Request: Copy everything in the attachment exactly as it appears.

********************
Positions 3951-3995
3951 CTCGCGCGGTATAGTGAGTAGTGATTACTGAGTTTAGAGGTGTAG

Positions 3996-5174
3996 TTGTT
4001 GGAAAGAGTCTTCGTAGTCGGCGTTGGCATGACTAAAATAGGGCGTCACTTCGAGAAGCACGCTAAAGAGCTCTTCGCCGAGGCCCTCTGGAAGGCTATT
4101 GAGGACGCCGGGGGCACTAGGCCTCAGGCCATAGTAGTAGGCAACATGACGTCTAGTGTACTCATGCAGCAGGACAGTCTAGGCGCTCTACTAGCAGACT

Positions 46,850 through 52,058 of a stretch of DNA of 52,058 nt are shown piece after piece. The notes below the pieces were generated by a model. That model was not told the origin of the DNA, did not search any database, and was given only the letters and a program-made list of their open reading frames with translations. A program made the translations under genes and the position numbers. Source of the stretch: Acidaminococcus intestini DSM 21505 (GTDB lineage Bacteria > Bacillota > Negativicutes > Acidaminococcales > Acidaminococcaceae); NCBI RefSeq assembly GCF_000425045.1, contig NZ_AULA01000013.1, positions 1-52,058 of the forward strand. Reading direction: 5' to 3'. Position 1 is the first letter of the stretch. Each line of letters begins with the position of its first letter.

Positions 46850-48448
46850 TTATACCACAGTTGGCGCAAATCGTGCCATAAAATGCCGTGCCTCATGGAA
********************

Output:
Positions 3951-3995
3951 CTCGCGCGGTATAGTGAGTAGTGATTACTGAGTTTAGAGGTGTAG

Positions 3996-5174
3996 TTGTT
4001 GGAAAGAGTCTTCGTAGTCGGCGTTGGCATGACTAAAATAGGGCGTCACTTCGAGAAGCACGCTAAAGAGCTCTTCGCCGAGGCCCTCTGGAAGGCTATT
4101 GAGGACGCCGGGGGCACTAGGCCTCAGGCCATAGTAGTAGGCAACATGACGTCTAGTGTACTCATGCAGCAGGACAGTCTAGGCGCTCTACTAGCAGACT

Positions 46,850 through 52,058 of a stretch of DNA of 52,058 nt are shown piece after piece. The notes below the pieces were generated by a model. That model was not told the origin of the DNA, did not search any database, and was given only the letters and a program-made list of their open reading frames with translations. A program made the translations under genes and the position numbers. Source of the stretch: Acidaminococcus intestini DSM 21505 (GTDB lineage Bacteria > Bacillota > Negativicutes > Acidaminococcales > Acidaminococcaceae); NCBI RefSeq assembly GCF_000425045.1, contig NZ_AULA01000013.1, positions 1-52,058 of the forward strand. Reading direction: 5' to 3'. Position 1 is the first letter of the stretch. Each line of letters begins with the position of its first letter.

Positions 46850-48448
46850 TTATACCACAGTTGGCGCAAATCGTGCCATAAAATGCCGTGCCTCATGGAA